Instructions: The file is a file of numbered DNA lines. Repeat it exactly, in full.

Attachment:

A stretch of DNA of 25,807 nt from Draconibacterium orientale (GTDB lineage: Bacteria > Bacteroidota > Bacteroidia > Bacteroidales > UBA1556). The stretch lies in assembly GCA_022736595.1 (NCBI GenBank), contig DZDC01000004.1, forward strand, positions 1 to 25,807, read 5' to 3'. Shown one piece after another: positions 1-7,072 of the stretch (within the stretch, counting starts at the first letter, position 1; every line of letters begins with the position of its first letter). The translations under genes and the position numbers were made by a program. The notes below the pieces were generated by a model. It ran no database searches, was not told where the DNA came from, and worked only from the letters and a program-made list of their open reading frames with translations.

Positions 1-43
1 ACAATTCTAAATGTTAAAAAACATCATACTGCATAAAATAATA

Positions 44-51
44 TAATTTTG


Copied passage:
A stretch of DNA of 25,807 nt from Draconibacterium orientale (GTDB lineage: Bacteria > Bacteroidota > Bacteroidia > Bacteroidales > UBA1556). The stretch lies in assembly GCA_022736595.1 (NCBI GenBank), contig DZDC01000004.1, forward strand, positions 1 to 25,807, read 5' to 3'. Shown one piece after another: positions 1-7,072 of the stretch (within the stretch, counting starts at the first letter, position 1; every line of letters begins with the position of its first letter). The translations under genes and the position numbers were made by a program. The notes below the pieces were generated by a model. It ran no database searches, was not told where the DNA came from, and worked only from the letters and a program-made list of their open reading frames with translations.

Positions 1-43
1 ACAATTCTAAATGTTAAAAAACATCATACTGCATAAAATAATA

Positions 44-51
44 TAATTTTG